Sanctions: businesses prepare for latest twist in geopolitical saga between the West and China

Michael Diaz, Global Managing Partner of Miami-based Diaz Reus, warns that the West’s approach in respect of China will have consequential effects for both sides. ‘China will be limited in getting what they need in terms of technology to scale-up, and then the UK, Europe, and the US will have to start creating their own foundries for chip makers and semiconductors and will have to start to decouple from China’, he explains. ‘But that decoupling comes at a huge expense in terms of billions and billions of dollars of lost revenue and sales for all companies involved in these trade and sanction wars.’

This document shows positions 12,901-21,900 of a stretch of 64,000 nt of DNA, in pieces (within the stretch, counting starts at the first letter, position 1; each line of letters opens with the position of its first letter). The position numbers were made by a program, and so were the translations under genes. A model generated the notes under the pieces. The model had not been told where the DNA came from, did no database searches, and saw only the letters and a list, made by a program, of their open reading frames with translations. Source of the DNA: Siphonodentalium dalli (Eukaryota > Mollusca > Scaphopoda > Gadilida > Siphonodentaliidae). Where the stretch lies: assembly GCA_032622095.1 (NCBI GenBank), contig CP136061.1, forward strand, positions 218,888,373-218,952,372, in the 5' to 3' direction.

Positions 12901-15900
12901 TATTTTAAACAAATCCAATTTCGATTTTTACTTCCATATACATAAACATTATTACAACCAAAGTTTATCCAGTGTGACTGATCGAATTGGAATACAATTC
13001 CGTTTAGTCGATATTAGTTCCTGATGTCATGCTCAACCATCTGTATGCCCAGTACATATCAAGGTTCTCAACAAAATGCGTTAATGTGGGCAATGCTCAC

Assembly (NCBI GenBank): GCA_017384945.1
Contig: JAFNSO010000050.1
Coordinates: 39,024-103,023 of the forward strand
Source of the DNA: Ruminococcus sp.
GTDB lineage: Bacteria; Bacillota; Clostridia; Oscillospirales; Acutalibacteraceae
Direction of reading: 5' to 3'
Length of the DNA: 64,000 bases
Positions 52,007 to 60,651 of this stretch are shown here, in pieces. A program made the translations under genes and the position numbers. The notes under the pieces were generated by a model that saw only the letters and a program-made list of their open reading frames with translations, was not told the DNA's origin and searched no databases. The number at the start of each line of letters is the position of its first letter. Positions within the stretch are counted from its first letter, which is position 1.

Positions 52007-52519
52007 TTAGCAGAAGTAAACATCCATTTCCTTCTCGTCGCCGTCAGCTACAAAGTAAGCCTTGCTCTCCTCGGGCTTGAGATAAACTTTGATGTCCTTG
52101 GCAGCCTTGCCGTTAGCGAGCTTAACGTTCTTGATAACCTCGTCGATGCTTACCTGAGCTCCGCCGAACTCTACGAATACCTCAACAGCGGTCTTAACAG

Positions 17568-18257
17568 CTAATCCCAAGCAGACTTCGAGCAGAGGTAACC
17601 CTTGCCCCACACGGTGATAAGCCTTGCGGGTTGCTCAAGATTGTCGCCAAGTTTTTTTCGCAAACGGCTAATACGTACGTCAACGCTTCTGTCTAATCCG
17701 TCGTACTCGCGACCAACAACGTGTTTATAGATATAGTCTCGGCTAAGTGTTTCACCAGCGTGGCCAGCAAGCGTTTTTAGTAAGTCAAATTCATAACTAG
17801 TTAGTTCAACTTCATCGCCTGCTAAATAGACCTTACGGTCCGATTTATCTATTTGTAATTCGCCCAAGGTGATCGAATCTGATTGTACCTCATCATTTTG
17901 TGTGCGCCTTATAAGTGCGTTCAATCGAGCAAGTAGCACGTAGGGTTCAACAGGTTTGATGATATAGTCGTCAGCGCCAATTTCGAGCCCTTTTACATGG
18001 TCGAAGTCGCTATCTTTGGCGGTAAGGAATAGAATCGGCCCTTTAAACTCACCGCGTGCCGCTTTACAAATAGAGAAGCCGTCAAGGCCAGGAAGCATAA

Diaz, whose firm has experienced an ‘exponential’ uptick in sanctions work in recent years, including in regard to measures implemented by the US Office of Foreign Assets Control, adds that countries that face sanctions – such as Cuba, Iran and North Korea – have typically established their own shadow and parallel economies to counter such moves. ‘In the end, folks will adjust, just like water finds a way to run through stone’, says Diaz.